One of the most common fears for parents is the general anesthesia that almost all children have to put in ear tubes. Is this fear rational? Quite frankly, no, but it is real to those parents nonetheless. Driving in your car and experiencing a significant injury from an accident is more likely than anything bad occurring when having anesthesia for ear tubes.
Placing ear tubes is the most common minor surgical procedure done on children today. The most common reasons are: too many ear infections, fluid in the ears for too long and an associated hearing loss or speech delay, and ear drum abnormalities which can become very unsafe for the health of the ear.
The procedure requires removing the wax from the ear canal, making a cut in the ear drum in the right place, suctioning out fluid from behind the ear drum, and placing a tube in the opening. Some surgeons irrigate out the middle ear; some place ear drops in the canal.
The part that is most annoying to children are being put to sleep with the mask (the gas is stinky and some are understandably afraid)–most will cry even when parents are present. If pain medicine is not given during the short procedure, most have pain afterwards. Of course, no eating typically for 8 hours before or drinking for 4 hours before is difficult to imagine, although not as difficult to have happen, as many parents find out.
Now the good news! There is an alternative for some children who need ear tubes.
First, the history. In 1999, I led the first study of a laser that would be used in the office, without general anesthesia, to place ear tubes in the office. A few challenges prevented widespread adoption–the uneven local anesthesia in some children, annoying loud sounds that the suctioning made (with bad memories of the experience) and the lack of reimbursement to the physician for trying to avoid the extra costs of the OR and anesthesia and pay for the equipment.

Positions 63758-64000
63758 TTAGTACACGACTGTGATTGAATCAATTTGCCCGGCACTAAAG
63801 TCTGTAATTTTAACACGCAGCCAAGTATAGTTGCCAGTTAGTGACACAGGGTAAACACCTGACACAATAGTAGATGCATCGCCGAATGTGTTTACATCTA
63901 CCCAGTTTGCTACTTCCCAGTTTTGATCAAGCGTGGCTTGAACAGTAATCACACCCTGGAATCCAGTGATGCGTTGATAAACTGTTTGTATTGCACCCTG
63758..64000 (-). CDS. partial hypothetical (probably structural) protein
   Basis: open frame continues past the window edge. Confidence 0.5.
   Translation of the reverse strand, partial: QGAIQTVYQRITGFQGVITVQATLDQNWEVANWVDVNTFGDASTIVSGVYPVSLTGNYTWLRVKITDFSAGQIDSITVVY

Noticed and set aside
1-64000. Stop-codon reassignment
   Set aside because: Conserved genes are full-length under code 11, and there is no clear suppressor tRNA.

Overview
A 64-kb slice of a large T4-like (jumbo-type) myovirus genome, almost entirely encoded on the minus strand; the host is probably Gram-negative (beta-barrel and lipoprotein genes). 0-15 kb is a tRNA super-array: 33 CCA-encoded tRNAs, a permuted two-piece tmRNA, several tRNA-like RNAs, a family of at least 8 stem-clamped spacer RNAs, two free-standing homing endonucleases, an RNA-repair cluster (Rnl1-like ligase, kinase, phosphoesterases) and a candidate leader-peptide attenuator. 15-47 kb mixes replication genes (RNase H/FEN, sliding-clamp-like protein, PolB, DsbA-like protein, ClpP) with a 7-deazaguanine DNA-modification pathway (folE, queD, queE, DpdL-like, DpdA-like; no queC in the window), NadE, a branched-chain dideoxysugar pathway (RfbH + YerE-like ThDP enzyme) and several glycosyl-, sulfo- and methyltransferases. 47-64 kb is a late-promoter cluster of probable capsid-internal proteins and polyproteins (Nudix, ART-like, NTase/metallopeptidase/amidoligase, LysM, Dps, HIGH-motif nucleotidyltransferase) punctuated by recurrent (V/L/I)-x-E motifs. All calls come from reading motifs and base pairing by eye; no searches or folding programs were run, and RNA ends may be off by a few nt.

With the advent of cost containment, the safe use of medications that reduces anxiety and produces amnesia, and better topical anesthesia, this procedure is being done in the office setting once again. Its use is widespread in some parts of Asia and Europe.
And now in Buffalo, NY. During the last year, more than 30 children have had this in my office. Almost every parent was very satisfied, and none of the children came back afraid to have their ears examined. One family came back a second time.
Right now only Blue Cross and Blue Shield insurance products will pay for this procedure in the Buffalo area. We are hoping to expand this to the other insurance carriers. Also, not all children (or all parents) are good candidates for this because of narrow ear canals, the type of ear problem, and parent sensitivities to seeing their children cry when in a papoose, which we use to help the little ones hold still so we can steady their heads.
So if you have a child who might need ear tubes or know someone who does, you might want to let them know there is an office based alternative that is as safe, more convenient, and less costly than having ear tubes under general anesthesia. It is also used, without placing tubes, for very painful ear infections that are not responding to antibiotics and pain medications if the child is very sick. Drainage can be done for immediate relief.
If you want to know more about this procedure, you can find me at www.wnykidsent.com or call my office at 716-362-9730. Hope you found this helpful.